UPDATED: Hungary’s Fidesz to leave EPP grouping in European Parliament

Reading Time: 2 minutes

Hungary’s ruling Fidesz party said on Wednesday it was leaving the largest centre-right political group in the European Parliament after the faction moved towards suspending it in a tug-of-war over Prime Minister Viktor Orban’s democratic record.

Fidesz’s departure from the European People’s Party (EPP) group in the parliament is likely to reduce Orban’s clout in Brussels following a long conflict over his perceived backsliding on the rule of law and human rights.

“I hereby inform you that Fidesz MEPs resign their membership in the EPP Group,” Orban wrote in a letter to the faction’s head, Manfred Weber, which was published on Twitter by Katalin Novak, a Fidesz deputy chairwoman.

The EU has criticised Orban for putting courts, media, academics and non-governmental organisations under tighter government control. Orban denies the criticism and has refused to change tack.

“I welcome the long overdue departure of Fidesz and Viktor Orban from mainstream European politics,” said Dacian Ciolos, head of a liberal group in the European Parliament. “There is no space for the toxic populism of Fidesz in mainstream European politics.”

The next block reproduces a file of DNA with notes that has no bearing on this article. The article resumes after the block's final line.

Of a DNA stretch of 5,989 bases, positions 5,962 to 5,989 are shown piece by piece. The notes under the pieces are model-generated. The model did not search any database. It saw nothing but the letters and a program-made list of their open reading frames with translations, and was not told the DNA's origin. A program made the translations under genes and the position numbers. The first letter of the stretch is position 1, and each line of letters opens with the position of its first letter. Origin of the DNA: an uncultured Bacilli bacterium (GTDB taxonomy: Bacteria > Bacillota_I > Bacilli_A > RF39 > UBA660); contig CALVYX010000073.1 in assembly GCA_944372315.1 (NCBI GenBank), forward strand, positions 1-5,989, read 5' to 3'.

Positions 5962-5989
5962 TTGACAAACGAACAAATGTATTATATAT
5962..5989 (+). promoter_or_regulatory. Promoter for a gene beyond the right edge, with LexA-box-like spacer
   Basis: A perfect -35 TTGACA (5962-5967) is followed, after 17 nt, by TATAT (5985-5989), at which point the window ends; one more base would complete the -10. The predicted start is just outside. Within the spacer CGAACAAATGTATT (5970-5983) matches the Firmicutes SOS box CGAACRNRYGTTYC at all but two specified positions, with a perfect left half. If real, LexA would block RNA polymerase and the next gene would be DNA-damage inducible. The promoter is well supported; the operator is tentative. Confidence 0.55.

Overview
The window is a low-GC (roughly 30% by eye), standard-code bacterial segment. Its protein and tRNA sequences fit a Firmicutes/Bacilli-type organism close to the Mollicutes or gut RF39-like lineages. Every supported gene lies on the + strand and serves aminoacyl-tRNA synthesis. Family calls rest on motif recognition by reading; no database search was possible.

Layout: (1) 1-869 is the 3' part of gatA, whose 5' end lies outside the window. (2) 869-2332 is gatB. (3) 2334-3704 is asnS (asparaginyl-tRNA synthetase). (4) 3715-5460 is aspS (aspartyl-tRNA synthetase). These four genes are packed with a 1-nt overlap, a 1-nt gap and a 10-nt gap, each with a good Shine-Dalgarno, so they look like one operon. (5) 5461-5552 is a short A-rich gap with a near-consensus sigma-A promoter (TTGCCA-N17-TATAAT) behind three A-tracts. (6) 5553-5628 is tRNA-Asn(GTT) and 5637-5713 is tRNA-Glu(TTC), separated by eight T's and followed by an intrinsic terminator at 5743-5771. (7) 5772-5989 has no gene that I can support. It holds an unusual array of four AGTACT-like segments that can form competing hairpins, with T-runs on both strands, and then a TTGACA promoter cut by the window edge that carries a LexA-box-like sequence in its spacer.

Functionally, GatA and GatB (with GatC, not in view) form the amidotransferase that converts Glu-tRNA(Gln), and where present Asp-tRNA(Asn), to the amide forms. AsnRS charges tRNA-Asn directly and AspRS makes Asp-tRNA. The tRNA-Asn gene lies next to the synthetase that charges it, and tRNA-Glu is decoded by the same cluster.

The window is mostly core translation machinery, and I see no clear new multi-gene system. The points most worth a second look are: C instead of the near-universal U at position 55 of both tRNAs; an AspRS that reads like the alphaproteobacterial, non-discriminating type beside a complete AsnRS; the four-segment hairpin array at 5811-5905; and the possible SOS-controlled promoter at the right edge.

Earlier on Wednesday, the EPP group voted overwhelmingly to allow for suspension and to make ejection of member parties easier. A separate motion to freeze out Fidesz was expected to follow soon.

Calling the changes “a hostile move against Fidesz”, Orban reacted before the EPP faction denied its 12 Fidesz members the right to speak on behalf of the group or represent it in other work of the chamber.

In his letter, Orban wrote that limiting the ability of Fidesz members of the European Parliament to carry out their duties “deprives Hungarian voters of their democratic rights.”

The conservative EPP faction includes German Chancellor Angela Merkel’s CDU, Poland’s opposition Civic Platform, Belgian Christian democrats, France’s Les Republicains and others.

Without the 12 Fidesz members, it will have 175 EU lawmakers and remain the largest in the 705-strong chamber.

Main Photo: A file photo of Hungarian Prime Minister Viktor Orban gives a press conference at the end of the European People’s Party (EPP) Political Assembly at the European Parliament in Brussels, Belgium, 20 March 2019. EPA-EFE/STEPHANIE LECOCQ

This article is part of a content series called Ewropej. This is a multi-newsroom initiative part-funded by the European Parliament to bring the work of the EP closer to the citizens of Malta and keep them informed about matters that affect their daily lives. This article reflects only the author’s view. The European Parliament is not responsible for any use that may be made of the information it contains.

You may want to read...

%d bloggers like this: